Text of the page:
Nineteenth-century cities posed unprecedented challenges given the availability of information that could be spatially represented.

Advances in geographic surveying, the development of photography, the emergence of geography as a discipline, and even the term “cartography” are all products of the nineteenth century and carried significant weight in the practice of mapping cities during that time. This class will look at maps produced in selected cities of Europe, United States, northern Africa, and South and Southeast Asia, exploring the impact of industrial expansion, colonial ambitions, frontier enterprises, and technological developments in transportation and telecommunication. Readings span a range of disciplines to encompass the experience of the nineteenth-century city as well as a theoretical perspective of the act of mapping the metropole versus the colonial city.


  • to consider maps as products of the cultures and intellectual climate in which they were made
  • to provide an art historical overview of nineteenth-century cities as portrayed through mapping practices
  • to situate key moments in the history of nineteenth-century urban mapping to a larger discourse of spatial thinking and postcolonial critiques


  • to research the experience of a nineteenth-century city using primary source materials
  • to clearly and visually organize that data in a deep-mapping project
  • to develop a critical essay that examines a chosen topic of the deep mapping project in the context of spatial thinking and postcolonial critiques
  • to converse fluently about the function of maps


Our Tuesday meetings will be structured by lectures on historical mapping practices, and on occasion I will reserve time at the end of class for reviewing our digital projects in progress. For our Thursday meetings we will focus on discussion of the assigned reading(s) listed in the “Course Calendar” and reserve time for tutorials and collaborative work on the digital project that will be described in more detail in separate assignment prompts.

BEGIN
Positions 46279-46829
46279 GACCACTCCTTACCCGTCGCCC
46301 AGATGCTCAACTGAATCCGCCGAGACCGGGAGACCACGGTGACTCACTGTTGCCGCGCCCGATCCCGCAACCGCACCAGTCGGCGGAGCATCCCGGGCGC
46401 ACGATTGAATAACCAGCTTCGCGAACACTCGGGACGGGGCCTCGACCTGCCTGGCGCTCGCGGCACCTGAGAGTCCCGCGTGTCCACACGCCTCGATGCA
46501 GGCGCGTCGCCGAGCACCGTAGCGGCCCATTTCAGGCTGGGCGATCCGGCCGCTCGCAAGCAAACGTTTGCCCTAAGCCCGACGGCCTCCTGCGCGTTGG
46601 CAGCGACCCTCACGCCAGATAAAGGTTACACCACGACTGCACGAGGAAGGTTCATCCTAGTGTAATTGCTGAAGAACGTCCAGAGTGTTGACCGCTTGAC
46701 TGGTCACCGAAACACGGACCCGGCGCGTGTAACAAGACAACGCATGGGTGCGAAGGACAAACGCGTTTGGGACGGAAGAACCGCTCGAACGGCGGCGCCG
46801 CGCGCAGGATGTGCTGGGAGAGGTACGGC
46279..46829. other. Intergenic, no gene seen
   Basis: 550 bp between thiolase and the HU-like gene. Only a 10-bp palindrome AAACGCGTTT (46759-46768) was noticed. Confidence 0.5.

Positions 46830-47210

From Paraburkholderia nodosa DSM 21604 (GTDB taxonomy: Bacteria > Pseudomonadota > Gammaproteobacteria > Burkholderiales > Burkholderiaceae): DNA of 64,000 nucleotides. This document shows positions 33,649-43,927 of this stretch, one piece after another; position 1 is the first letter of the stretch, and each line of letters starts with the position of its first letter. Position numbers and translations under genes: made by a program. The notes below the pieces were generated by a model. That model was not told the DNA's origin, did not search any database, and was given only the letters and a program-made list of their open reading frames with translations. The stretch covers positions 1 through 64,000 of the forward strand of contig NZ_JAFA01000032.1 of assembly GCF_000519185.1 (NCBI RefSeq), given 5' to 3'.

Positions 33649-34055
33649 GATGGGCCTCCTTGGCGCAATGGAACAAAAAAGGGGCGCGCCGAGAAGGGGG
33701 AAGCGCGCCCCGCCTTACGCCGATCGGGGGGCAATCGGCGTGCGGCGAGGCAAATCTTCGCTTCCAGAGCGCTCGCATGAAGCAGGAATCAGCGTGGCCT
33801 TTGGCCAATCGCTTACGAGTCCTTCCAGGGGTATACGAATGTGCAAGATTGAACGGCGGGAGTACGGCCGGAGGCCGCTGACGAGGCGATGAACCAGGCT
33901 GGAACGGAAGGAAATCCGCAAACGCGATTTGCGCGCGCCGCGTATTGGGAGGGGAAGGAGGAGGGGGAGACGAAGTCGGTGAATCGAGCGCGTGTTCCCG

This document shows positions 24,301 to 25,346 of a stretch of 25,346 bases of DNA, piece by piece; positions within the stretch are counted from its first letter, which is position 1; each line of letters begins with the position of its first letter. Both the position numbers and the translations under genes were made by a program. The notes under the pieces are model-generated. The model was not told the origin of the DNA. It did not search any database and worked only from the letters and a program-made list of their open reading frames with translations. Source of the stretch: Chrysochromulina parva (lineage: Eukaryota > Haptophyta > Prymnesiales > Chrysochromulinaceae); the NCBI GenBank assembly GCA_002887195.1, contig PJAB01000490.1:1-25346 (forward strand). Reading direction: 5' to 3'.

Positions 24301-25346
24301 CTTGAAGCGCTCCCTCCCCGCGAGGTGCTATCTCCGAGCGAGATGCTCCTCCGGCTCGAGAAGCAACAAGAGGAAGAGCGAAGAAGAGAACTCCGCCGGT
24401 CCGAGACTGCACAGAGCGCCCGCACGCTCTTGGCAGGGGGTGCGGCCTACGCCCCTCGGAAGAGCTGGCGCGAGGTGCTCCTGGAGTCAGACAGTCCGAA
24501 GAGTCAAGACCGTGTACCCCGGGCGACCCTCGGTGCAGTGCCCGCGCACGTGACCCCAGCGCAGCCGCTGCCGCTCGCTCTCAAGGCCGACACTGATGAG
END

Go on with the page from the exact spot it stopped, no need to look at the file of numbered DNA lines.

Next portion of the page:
As you will note in the “Assignments” section, a large portion of the class is devoted to a digital mapping project. You will be required to create this digital project, but you are not expected to know any programs in advance nor will you have to purchase any software. You may, however, have to learn particular digital skills in order to complete the assignments. There will be ample time provided in classes as well as in EH Open Labs every Tuesday for tutorials and assistance.

The other main component of the course is writing, both informal and formal. We will use writing as a way to think more deeply about the practice of mapping and especially to reflect on our engagement in mapping. It is expected that you will incorporate particular mapping works presented in lectures as well as the ideas we will discuss from the readings into your essay assignments.

Go to Useful Links 

Go to Timeline of Key Moments in the Nineteenth Century